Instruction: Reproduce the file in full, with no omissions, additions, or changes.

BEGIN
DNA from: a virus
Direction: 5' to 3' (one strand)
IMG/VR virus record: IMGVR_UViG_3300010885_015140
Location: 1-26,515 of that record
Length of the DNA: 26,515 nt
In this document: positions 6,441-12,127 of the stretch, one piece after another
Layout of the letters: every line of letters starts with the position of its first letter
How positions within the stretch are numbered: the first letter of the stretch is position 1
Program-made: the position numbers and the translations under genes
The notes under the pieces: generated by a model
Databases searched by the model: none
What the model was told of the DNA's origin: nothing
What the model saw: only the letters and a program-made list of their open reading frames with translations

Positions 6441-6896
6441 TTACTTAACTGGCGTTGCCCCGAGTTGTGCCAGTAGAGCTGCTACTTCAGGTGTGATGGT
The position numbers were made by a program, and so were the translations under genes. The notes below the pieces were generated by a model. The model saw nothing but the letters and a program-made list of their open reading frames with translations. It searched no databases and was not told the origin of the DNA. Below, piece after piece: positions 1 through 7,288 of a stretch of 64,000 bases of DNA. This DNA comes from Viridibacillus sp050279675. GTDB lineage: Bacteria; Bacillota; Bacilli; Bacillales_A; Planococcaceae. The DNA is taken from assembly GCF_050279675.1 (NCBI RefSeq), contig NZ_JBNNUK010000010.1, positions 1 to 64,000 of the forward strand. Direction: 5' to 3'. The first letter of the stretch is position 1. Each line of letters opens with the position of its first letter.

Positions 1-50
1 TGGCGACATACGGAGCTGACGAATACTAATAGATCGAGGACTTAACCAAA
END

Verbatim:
DNA from: a virus
Direction: 5' to 3' (one strand)
IMG/VR virus record: IMGVR_UViG_3300010885_015140
Location: 1-26,515 of that record
Length of the DNA: 26,515 nt
In this document: positions 6,441-12,127 of the stretch, one piece after another
Layout of the letters: every line of letters starts with the position of its first letter
How positions within the stretch are numbered: the first letter of the stretch is position 1
Program-made: the position numbers and the translations under genes
The notes under the pieces: generated by a model
Databases searched by the model: none
What the model was told of the DNA's origin: nothing
What the model saw: only the letters and a program-made list of their open reading frames with translations

Positions 6441-6896
6441 TTACTTAACTGGCGTTGCCCCGAGTTGTGCCAGTAGAGCTGCTACTTCAGGTGTGATGGT
The position numbers were made by a program, and so were the translations under genes. The notes below the pieces were generated by a model. The model saw nothing but the letters and a program-made list of their open reading frames with translations. It searched no databases and was not told the origin of the DNA. Below, piece after piece: positions 1 through 7,288 of a stretch of 64,000 bases of DNA. This DNA comes from Viridibacillus sp050279675. GTDB lineage: Bacteria; Bacillota; Bacilli; Bacillales_A; Planococcaceae. The DNA is taken from assembly GCF_050279675.1 (NCBI RefSeq), contig NZ_JBNNUK010000010.1, positions 1 to 64,000 of the forward strand. Direction: 5' to 3'. The first letter of the stretch is position 1. Each line of letters opens with the position of its first letter.

Positions 1-50
1 TGGCGACATACGGAGCTGACGAATACTAATAGATCGAGGACTTAACCAAA